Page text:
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API Authentication Documentation

NOTE: API Authentication is a Beta feature released through Netlify Labs. Its functionality is subject to change. We strongly recommend not using it in any production and/or critical workflows.

API Authentication is a new feature in Netlify that helps you simplify API authentication and token management. It enables you to remove the friction of having to re-write authentication code to connect to third-party APIs.

Once you connect to one of the API providers available in the Beta release, you can use the authentication tokens from those in your builds and Netlify Functions. These tokens are securely stored and available as environment variables.

The API Authentication feature handles token refresh and scope management on your behalf, so you will not need to do anything extra to ensure that those work over time.

Getting started

To get started, you will need to enable the feature in Netlify Labs. Once you open the Netlify Labs page, click on Enable next to the Netlify API Authentication experimental feature.

Enabling API Authentication in Netlify Labs

This action will automatically make the feature available for all sites in your Netlify team.

You can access the API Authentication feature by selecting your site from the team dashboard, and clicking on API Authentication in the sidebar.

API Authentication in site settings

From this tab, you can enable the feature for the selected site by clicking on Enable API Authentication for <site name>.

IMPORTANT: Enabling API Authentication for a site will trigger a re-deploy of the site.

From this tab, you can also enable APIs that you would like to connect to. For a list of APIs available in the current release, refer to Supported API Providers.

When enabling an API authentication, you can define the access scopes that you'd like active for the automatically generated token. To define the scopes, click on the arrow next to the API provider name.

Customizing API Authentication scopes in the site dashboard

Once you have the scopes selected, click on the Connect button next to the relevant provider. This will kick off the authentication flow with the selected service.

Authenticating with GitHub through API Authentication

IMPORTANT: In the current release, you can only log in with your own credentials and can't proxy site visitor credentials (i.e., prompt the visitor of your website to log in with one of the providers).

Once you authenticate with an API provider, you will notice a new environment variable created for your site (you can view it in the Environment variables section in Build & deploy site settings tab).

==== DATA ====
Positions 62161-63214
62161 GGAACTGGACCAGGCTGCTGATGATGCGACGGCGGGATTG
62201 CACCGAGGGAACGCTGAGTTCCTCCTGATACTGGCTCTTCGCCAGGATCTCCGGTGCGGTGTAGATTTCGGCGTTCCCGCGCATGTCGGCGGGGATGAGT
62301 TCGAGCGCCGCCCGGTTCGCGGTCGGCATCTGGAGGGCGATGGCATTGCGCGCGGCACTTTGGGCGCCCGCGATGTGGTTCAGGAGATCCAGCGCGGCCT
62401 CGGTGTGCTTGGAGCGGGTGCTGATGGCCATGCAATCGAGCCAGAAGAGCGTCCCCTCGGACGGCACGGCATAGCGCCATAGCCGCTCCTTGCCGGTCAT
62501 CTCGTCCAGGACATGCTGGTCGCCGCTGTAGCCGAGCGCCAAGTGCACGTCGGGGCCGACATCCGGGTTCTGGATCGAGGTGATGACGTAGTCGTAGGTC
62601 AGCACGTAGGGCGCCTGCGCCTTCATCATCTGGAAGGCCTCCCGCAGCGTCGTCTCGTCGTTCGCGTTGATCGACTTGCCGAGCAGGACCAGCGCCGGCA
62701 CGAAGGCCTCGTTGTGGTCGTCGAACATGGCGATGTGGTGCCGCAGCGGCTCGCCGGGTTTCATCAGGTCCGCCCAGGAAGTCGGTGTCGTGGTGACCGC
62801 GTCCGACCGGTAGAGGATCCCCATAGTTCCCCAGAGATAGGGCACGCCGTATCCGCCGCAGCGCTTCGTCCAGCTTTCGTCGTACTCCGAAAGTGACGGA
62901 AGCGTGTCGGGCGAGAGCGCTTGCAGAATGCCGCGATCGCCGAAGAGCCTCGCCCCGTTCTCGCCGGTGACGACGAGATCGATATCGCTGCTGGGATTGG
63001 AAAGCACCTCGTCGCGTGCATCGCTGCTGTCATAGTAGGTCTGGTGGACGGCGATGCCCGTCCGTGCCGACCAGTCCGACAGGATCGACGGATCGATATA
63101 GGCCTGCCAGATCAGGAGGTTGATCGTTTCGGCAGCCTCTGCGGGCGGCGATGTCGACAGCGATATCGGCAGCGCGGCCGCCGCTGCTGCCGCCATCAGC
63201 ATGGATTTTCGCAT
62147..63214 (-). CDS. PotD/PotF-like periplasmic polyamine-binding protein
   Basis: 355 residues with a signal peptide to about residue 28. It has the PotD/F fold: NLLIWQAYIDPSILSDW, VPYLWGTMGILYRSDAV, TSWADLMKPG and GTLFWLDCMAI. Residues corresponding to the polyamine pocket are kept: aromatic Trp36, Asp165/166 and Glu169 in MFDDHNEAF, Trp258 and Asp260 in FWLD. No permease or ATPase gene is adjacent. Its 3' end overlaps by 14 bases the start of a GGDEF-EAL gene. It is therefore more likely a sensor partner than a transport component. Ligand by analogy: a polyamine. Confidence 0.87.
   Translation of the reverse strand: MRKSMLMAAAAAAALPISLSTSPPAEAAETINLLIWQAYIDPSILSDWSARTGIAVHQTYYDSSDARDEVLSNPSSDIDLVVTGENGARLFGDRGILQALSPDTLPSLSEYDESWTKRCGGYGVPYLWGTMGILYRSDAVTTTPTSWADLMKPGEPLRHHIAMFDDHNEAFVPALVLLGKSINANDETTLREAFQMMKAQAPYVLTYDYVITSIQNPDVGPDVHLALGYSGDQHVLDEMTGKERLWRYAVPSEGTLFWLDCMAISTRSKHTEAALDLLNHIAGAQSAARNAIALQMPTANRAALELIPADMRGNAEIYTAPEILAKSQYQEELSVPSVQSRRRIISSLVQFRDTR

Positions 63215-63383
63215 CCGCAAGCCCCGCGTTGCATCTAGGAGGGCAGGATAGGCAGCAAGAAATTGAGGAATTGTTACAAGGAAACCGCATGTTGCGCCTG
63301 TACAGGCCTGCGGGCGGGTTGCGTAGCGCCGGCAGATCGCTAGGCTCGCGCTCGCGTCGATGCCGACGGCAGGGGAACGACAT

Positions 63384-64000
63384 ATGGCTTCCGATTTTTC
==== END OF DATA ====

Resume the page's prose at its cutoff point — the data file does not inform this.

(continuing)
View of the generated token in the site dashboard

This environment variable is used to query available tokens inside your builds and functions. You don't need to use it directly, and can instead use the wrapper library. Refer to the Samples section to learn more about using the generated tokens.

Authentication tokens are specific for each individual site, so if you enable one of the API providers for a site, the token will not be re-usable on other sites in your team. You need to authenticate with the same provider again if you would like to use it on a different site.

IMPORTANT: The ONEGRAPH_AUTHLIFY_TOKEN token generated for your site once you enable API Authentication gives direct access to all service tokens associated with the site. Ensure that only authorized parties are consuming it. Additional security measures are in development to reduce the Time To Live (TTL) for tokens accessible in builds and functions.

With services being authenticated, you no longer have to worry about OAuth flows for those, or chores such as token refresh - that is handled automatically by the API authentication service.


You will need to use the @netlify/functions package to access the API tokens.

In your Netlify function, you can access the secrets by using NetlifySecrets and getSecrets. using the getSecrets function will return a JSON blob that contains all token information that is associated with a given site.

Basic secret handling

For example, if you authenticated with the Spotify API in the Netlify web interface, you can verify that you are logged in by using a code snippet such as this one:

import { Handler, getSecrets, NetlifySecrets } from "@netlify/functions";

const handler: Handler = async (event, context) => {
  let secrets: NetlifySecrets = {};
  secrets = await getSecrets(event);

  if (secrets.spotify)
    return {
      statusCode: 200,
      body: JSON.stringify({ready: secrets.spotify.isLoggedIn}),
    return {
      statusCode: 200,
      body: JSON.stringify({message: "Could not get Spotify information."}),

export { handler };

In the example above, secrets becomes the all-encompassing JSON blob that contains tokens to every single service you've authenticated with in the Netlify web interface.

Assuming that you save the file as checkStatus.ts in your functions directory, you will be able to verify the results by sending a GET request to the URL:

You should get a result similar to this if you've authenticated with Spotify:

Screenshot of Postman with an example response from a Netlify function

You can get the bearer token by using the <your_api_provider>.bearerToken and pass it to the native SDK that you are using, such as the Spotify web API wrapper or the Octokit libraries from GitHub.

Stay tuned! More code samples coming shortly.

Supported API providers

For the Beta release, we support authenticating with the following providers:

  • GitHub
  • Salesforce
  • Spotify
  • Stripe
  • Box
  • Contentful